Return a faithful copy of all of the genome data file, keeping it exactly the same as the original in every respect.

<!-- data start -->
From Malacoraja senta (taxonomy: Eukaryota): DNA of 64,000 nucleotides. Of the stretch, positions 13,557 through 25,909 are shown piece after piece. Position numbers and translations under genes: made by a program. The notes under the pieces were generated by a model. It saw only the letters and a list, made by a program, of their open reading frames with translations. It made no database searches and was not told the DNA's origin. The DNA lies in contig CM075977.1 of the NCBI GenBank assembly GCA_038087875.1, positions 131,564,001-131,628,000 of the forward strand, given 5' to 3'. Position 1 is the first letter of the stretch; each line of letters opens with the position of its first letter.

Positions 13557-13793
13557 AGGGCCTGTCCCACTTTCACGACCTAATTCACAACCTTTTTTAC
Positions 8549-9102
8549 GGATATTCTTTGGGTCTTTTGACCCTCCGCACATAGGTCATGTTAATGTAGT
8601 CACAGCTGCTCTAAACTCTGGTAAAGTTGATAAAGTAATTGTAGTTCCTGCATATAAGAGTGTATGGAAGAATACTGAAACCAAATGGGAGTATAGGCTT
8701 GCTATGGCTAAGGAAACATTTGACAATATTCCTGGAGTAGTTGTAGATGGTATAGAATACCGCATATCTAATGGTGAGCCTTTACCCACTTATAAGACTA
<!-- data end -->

From Malacoraja senta (taxonomy: Eukaryota): DNA of 64,000 nucleotides. Of the stretch, positions 13,557 through 25,909 are shown piece after piece. Position numbers and translations under genes: made by a program. The notes under the pieces were generated by a model. It saw only the letters and a list, made by a program, of their open reading frames with translations. It made no database searches and was not told the DNA's origin. The DNA lies in contig CM075977.1 of the NCBI GenBank assembly GCA_038087875.1, positions 131,564,001-131,628,000 of the forward strand, given 5' to 3'. Position 1 is the first letter of the stretch; each line of letters opens with the position of its first letter.

Positions 13557-13793
13557 AGGGCCTGTCCCACTTTCACGACCTAATTCACAACCTTTTTTAC
Positions 8549-9102
8549 GGATATTCTTTGGGTCTTTTGACCCTCCGCACATAGGTCATGTTAATGTAGT
8601 CACAGCTGCTCTAAACTCTGGTAAAGTTGATAAAGTAATTGTAGTTCCTGCATATAAGAGTGTATGGAAGAATACTGAAACCAAATGGGAGTATAGGCTT
8701 GCTATGGCTAAGGAAACATTTGACAATATTCCTGGAGTAGTTGTAGATGGTATAGAATACCGCATATCTAATGGTGAGCCTTTACCCACTTATAAGACTA